Are the Prospects of Midstream LPs Starting to Crumble?

Reuben is a member of The Motley Fool Blog Network -- entries represent the personal opinion of the blogger and are not formally edited.

Miners used to use canaries as an early warning system for poisonous gases. Essentially, if there was something in the air that might kill a human, it would likely kill the bird first. This is where the saying “canary in the coal mine” comes from. Is ONEOK Partners (NYSE: OKS) plan to drop a pipeline project a canary in the midstream LP “coal mine?”

Infrastructure Problems
The United States has an infrastructure problem across many industries. Roads, electric lines, and pipelines are but a few examples. The money to upgrade the first two hasn't been easy to get, but the later of that group has actually seen a great deal of investment in the last few years. Indeed, the demand for new pipeline assets has been backed by the private money to pay for those assets.

New pipelines, expansions of existing mid-stream assets, and the purchase and sale of such businesses between companies have led to a boom in the mid-stream Limited Partnership space. Not only have existing companies been able to grow aggressively, but new entrants have had plenty of room to join the game. So long as the demand for pipelines remains strong, the risk of overbuilding is likely to be low.

Eventually Every Rally Ends
However, overbuilding will likely be a problem at some point. Such overbuilding is rampant in just about every hard asset related business. For example, real estate investment trusts (REIT) often have to deal with oversupply born of too many new buildings of a particular property type. One of the reasons that overbuilding can be so damaging is the long lead times for such projects, since a building can take years to go from drawing board to built. Office, hotel, and apartment building supply is a frequent topic for REIT management teams to discuss.

The same is true of mid-stream assets, but how do you tell before it's too late in this recently hot sector? One clear sign will be when a large number of new pipelines are built without firm commitments from customers. Over the last few years, pipeline companies like industry giants Kinder Morgan (NYSE: KMP) and Enterprise Products Partners (NYSE: EPD) have generally only undertaken projects that customers have agreed to use in advance of the construction. For shareholders such asset growth is wonderful, it's a virtual guarantee for increased revenue and distributions.

When customers no longer line up to use new capacity, however, the industry will have a material problem on its hands. But when it has become that obvious, it may be too late. Indeed, markets will react quickly and infrastructure LPs will likely have fallen by then. What you need to look for is a canary.

So while oversupply doesn't seem to be an issue right now, ONEOK Partners' move to cancel a nearly $2 billion project because there was a lack of demand could be an early warning sign. The Bakken Crude Express Pipeline was to transport 200,000 barrels a day of crude oil from the Williston Basin to Cushing, Oklahoma. In this situation, it seems that the ability to transport oil via trains has been sited as the reason for lack of demand. Still, it shows that there are clearly limits to demand and that LPs may be reaching those limits.

It's Complicated
That said, there are complicated dynamics involved in this decision. For example, the pipeline was to end in Cushing. Cushing is already facing a glut of oil and, as a result, low sales prices. Producers certainly don't want to move more oil to a location where they will get low returns. So where a pipeline is heading is important in the demand equation. It is also nice to see that ONEOK canceled the project instead of pushing ahead without firm commitments. This will likely spare unit holders a great deal of financial pain.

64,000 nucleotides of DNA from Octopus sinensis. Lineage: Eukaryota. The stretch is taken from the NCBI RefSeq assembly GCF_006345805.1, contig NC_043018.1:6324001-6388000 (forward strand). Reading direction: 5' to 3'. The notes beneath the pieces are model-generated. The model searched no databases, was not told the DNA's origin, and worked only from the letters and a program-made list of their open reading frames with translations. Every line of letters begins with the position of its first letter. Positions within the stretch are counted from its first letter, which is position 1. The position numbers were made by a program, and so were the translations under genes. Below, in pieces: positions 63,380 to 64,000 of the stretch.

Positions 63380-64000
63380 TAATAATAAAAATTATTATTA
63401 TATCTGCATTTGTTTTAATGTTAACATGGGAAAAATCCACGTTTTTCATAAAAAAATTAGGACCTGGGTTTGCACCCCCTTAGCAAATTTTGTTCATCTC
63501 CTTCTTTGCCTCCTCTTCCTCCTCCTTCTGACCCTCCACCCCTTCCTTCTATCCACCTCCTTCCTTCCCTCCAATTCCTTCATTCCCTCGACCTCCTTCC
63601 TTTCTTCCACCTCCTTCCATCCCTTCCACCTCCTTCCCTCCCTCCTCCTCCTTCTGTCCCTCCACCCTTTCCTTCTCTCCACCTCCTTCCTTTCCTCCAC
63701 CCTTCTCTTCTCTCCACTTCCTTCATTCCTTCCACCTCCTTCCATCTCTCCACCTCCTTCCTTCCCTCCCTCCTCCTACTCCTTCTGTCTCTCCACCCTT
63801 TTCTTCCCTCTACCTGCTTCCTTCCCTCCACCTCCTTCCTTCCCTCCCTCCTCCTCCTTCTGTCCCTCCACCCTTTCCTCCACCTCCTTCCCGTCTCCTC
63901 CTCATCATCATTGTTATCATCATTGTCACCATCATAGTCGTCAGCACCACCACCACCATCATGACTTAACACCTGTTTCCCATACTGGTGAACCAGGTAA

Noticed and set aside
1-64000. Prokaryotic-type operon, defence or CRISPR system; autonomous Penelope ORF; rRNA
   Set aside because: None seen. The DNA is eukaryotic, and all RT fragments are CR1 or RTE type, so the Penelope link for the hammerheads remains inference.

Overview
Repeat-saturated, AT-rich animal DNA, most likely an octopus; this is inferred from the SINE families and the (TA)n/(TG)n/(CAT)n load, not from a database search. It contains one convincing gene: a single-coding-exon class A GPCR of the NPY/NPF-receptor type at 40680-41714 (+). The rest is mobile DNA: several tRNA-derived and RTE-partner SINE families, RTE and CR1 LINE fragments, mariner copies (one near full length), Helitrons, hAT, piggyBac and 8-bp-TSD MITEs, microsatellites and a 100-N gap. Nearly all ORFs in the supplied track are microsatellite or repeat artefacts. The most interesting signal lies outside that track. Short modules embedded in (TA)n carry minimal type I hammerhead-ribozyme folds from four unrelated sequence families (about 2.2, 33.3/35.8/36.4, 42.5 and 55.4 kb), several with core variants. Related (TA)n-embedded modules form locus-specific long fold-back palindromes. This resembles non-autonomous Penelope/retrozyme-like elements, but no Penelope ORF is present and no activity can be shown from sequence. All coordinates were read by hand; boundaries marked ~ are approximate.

Is the Canary Dead or Not?
The quick answer is that the canary probably isn't dead yet. However, this is a clear indication that location matters materially more now than it did a few years ago. So management teams need to pay particular attention to market needs when examining new projects.

Some Companies with Good Records
The aforementioned industry giants Kinder Morgan and Enterprise both have massive and diverse asset basses and great histories of growth. Although Enterprise is probably at bit pricey with a yield just a little above 5%, Kinder's 6% plus yield is probably reasonable.

Energy Transfer Partners (NYSE: ETP) is another large player worth looking at. Its units have been held back by two main factors. First, a stagnant distribution has left some wondering about the safety of the disbursement and management's focus on company growth over unit holder returns. Second, a massive acquisition has only recently been completed and could pose material integration risks. That said, the growth projects undertaken in recent years are expected to start baring fruit soon, which should lead to a resumption of distribution growth. Moreover, the integration of the newly acquired Sonoco Logistics, has yet to pose a problem. Energy Transfer should probably be priced in line with Kinder.

ONEOK, for its part, with a sub 5% dividend yield is probably best avoided for now.

Yours,


ReubenGBrewer has positions in Enterprise Products Partners L.P. and Kinder Morgan. The Motley Fool has no positions in the stocks mentioned above. Motley Fool newsletter services recommend Enterprise Products Partners L.P. and ONEOK Partners, L.P.. Try any of our Foolish newsletter services free for 30 days. We Fools may not all hold the same opinions, but we all believe that considering a diverse range of insights makes us better investors. The Motley Fool has a disclosure policy. Is this post wrong? Click here. Think you can do better? Join us and write your own!

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